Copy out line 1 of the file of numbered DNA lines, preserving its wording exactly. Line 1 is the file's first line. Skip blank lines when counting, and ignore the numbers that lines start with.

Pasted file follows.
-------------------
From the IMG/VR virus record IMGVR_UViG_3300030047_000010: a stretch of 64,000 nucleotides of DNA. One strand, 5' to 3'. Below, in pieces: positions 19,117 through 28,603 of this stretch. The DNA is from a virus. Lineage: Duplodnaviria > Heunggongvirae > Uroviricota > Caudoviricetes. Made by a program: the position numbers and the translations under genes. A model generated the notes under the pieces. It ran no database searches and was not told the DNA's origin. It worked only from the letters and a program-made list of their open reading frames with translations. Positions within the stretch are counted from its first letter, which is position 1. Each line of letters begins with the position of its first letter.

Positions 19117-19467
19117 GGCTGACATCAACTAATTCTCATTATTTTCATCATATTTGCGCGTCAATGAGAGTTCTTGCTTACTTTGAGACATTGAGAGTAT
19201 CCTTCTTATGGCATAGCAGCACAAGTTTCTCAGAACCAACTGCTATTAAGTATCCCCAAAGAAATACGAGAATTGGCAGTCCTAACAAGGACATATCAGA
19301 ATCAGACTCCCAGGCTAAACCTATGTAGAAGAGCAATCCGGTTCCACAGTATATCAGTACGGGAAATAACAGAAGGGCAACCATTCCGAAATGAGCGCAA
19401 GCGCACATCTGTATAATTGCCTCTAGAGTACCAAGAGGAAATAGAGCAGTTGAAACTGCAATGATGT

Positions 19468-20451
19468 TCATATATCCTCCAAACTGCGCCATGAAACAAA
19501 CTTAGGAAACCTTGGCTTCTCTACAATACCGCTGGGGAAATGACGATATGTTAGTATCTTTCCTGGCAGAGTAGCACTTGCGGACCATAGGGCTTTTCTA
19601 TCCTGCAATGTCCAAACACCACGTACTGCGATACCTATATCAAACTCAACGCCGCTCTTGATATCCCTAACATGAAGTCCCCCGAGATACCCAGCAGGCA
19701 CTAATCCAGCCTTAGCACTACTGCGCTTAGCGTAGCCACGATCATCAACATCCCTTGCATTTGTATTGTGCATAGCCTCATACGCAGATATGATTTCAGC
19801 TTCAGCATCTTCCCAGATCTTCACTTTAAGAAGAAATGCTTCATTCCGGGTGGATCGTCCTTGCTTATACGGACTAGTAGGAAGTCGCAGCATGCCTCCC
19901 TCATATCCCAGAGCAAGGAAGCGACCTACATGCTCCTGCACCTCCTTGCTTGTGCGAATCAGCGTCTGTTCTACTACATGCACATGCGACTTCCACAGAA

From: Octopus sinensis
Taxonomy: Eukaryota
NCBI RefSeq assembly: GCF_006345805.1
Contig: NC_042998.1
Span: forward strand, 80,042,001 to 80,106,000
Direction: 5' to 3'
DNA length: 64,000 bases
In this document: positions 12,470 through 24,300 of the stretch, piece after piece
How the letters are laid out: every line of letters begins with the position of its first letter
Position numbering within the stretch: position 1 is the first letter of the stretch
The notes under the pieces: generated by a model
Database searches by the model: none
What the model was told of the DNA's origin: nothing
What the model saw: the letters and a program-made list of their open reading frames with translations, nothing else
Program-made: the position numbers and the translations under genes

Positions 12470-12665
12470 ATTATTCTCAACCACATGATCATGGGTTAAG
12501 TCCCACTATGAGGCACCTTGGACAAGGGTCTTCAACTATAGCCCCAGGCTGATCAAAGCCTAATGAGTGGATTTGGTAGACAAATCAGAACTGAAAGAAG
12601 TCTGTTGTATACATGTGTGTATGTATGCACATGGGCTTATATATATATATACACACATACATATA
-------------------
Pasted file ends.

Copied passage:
From the IMG/VR virus record IMGVR_UViG_3300030047_000010: a stretch of 64,000 nucleotides of DNA. One strand, 5' to 3'. Below, in pieces: positions 19,117 through 28,603 of this stretch. The DNA is from a virus. Lineage: Duplodnaviria > Heunggongvirae > Uroviricota > Caudoviricetes. Made by a program: the position numbers and the translations under genes. A model generated the notes under the pieces. It ran no database searches and was not told the DNA's origin. It worked only from the letters and a program-made list of their open reading frames with translations. Positions within the stretch are counted from its first letter, which is position 1. Each line of letters begins with the position of its first letter.